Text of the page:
One month after unveiling its new streaming music service, Apple has locked in 11 million trial members, company executives tell USA TODAY.
"We're thrilled with the numbers so far," says Eddy Cue, Apple's senior vice president of Internet software and services, adding that of that sum 2 million have opted for the more lucrative family plan at $14.99 a month for up to six people.
Apple Music, which launched June 30, costs $9.99 a month for individual access to 30 million songs as well as human-curation playlists and a live radio station. There is an initial free-trial period of three months. Assuming all the trial memberships are converted into paying customers come October, Apple would already boast half the paid memberships of reigning streaming champ Spotify, which launched nearly a decade ago.
July also brought a fiscal high-water mark for the company's App Store, which did a record $1.7 billion in transactions, "with particular momentum in China," says Cue. That brings the total amount paid to app developers to $33 billion, up from $25 billion at the end of 2014.
Those bright numbers stand in contrast to the recent stumble of Apple's normally high-flying stock (AAPL), which has fallen some 14% off a $134.54 high on April 28, erasing nearly $115 billion in value. Investors are concerned that Apple's lucrative smartphone business in the U.S. is reaching a saturation point, while the promise of a booming China market could be impacted by growing handset competition in Asia.
The bulk of the $50 billion in revenue Apple posted at the end of the last quarter comes from hardware sales, namely iPhone and iPad. While revenues from app remain small by comparison, clearly building that business could provide the company with steady profits as consumers increasingly live their lives through their multi-function smartphones, using them for everything from entertainment to work.
Music downloads, which built the iTunes store into a financial powerhouse, still account for two-thirds of music revenue, but streaming is gaining momentum among younger consumers whose general preferences, whether related to cars or music, skew more towards sharing and renting than outright ownership. While many free, ad-supported option exists from players such as Pandora, Rhapsody and Google's YouTube, consumers have shown they're willing to pay for music if it comes with upsides such as higher music fidelity (Tidal currently offers the best option on this front) to unique features (such as Apple Music's throwback to radio, Beats 1).
Reports in Digital Music News and other outlets that monitor streaming music have indicated Apple's intent to dominate streaming music - with a goal of 100 million subscribers, or double the total of all current services combined - despite its late entry into the field. This fall, Apple will unveil Apple Music for Android users in beta, part of CEO Tim Cook's pledge to be platform agnostic with the service.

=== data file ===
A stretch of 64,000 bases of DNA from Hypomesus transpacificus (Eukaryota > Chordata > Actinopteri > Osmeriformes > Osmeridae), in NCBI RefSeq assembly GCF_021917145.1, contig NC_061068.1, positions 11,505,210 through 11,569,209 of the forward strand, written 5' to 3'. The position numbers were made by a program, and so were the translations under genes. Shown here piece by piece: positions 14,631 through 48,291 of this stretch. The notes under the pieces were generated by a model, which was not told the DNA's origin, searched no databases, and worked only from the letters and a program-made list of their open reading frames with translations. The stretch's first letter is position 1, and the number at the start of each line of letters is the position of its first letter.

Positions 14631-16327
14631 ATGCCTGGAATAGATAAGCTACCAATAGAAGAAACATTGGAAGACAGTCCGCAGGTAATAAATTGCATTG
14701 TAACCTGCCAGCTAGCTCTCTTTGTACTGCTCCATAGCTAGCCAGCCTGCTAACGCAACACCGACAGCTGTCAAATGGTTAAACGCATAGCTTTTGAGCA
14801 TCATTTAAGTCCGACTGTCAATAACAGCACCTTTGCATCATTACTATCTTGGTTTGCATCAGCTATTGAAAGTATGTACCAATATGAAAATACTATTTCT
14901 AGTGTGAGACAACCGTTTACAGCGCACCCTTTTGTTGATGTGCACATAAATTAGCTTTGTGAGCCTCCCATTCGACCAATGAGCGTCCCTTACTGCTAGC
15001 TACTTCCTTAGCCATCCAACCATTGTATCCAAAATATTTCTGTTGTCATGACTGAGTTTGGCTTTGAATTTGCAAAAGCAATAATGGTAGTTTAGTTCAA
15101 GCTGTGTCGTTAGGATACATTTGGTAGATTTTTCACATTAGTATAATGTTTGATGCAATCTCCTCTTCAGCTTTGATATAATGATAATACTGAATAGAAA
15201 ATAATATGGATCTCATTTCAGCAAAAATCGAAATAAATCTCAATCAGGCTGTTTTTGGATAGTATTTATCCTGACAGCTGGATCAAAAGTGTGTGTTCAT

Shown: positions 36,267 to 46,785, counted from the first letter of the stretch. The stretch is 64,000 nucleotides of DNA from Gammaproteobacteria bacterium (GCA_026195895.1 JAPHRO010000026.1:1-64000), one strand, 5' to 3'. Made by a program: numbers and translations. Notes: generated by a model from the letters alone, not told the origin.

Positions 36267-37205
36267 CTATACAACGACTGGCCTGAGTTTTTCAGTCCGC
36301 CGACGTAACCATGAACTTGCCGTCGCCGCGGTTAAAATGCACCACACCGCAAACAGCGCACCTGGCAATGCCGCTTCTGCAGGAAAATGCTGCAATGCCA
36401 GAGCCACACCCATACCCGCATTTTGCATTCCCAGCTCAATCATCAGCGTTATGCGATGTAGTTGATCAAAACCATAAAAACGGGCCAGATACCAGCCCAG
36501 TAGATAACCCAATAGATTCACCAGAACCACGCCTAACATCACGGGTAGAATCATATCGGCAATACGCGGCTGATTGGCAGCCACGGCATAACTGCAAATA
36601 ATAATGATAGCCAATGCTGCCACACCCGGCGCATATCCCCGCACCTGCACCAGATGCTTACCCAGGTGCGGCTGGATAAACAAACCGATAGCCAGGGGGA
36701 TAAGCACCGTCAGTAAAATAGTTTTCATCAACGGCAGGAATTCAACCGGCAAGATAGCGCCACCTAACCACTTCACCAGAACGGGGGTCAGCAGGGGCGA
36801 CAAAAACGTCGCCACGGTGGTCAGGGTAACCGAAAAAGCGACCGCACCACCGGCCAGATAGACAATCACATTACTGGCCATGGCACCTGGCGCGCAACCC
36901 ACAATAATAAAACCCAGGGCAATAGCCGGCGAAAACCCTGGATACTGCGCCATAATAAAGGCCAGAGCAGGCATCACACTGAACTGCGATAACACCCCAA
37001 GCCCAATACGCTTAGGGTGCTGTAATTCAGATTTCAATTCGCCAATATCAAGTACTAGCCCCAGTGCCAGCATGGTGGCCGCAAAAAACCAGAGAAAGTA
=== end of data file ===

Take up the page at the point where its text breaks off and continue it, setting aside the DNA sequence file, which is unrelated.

By and large, Apple Music has gotten favorable reviews from the tech-set, with most of the criticisms anchored not to content but functionality. Some users have reported seeing duplicate playlists and mislabeled tracks as they set up the service. Cue says "we're aware that some users have experienced some issues, and we hate letting them down, but we're releasing updates as fast as we can to address those issues."
Apple is rolling out a broad marketing campaign to promote Apple Music over the coming months as the trial period comes to an end, featuring billboard, TV and radio ads that emphasize the service's ability to connect users with not just establish artist catalogs but also emerging artists. For example, Zane Lowe, the London-based deejay for the service's live-radio station, Beats 1, has been credited with helping break social media sensation Halsey's single New Americana last month.
"What we're about it's just tech and a utility, we are all about entertainment, being fluid," says longtime record producer Jimmy Iovine, who became an Apple employee when the Cupertino company purchased Beats Electronics, founded by Iovine and rapper Dr. Dre, for $3 billion last year.
While describing himself as "pleasantly shocked" at Apple Music's rapid uptake (by most accounts, Beats Music never broke beyond a few hundred thousand paying users, whose subscriptions will port over to Apple Music), Iovine says the new service still faces challenges.
"For many people outside of the U.S. (Apple Music launched in 100 countries), you still have to explain what it is and how it works," he says. "Beyond that, there's still the issue of winning over millennials, who never pay for music, by showing them you're offering something that will improve their lives. And finally, there are people out there who i think understand its value, but we still have to go out and get them."
That said, he's convinced the company can leverage its considerable size and clout to create a paradigm shift in music consumption akin to the one Steve Jobs started with iTunes back in 2003.
"We think we have hit a nerve," says Iovine. "This isn't just about providing access to music, this is about building a community. From the artist community side, I'm hearing a sign of relief, that now finally they have tools they can use to access their fans. To Apple's credit, they move like lightning. You get what you give."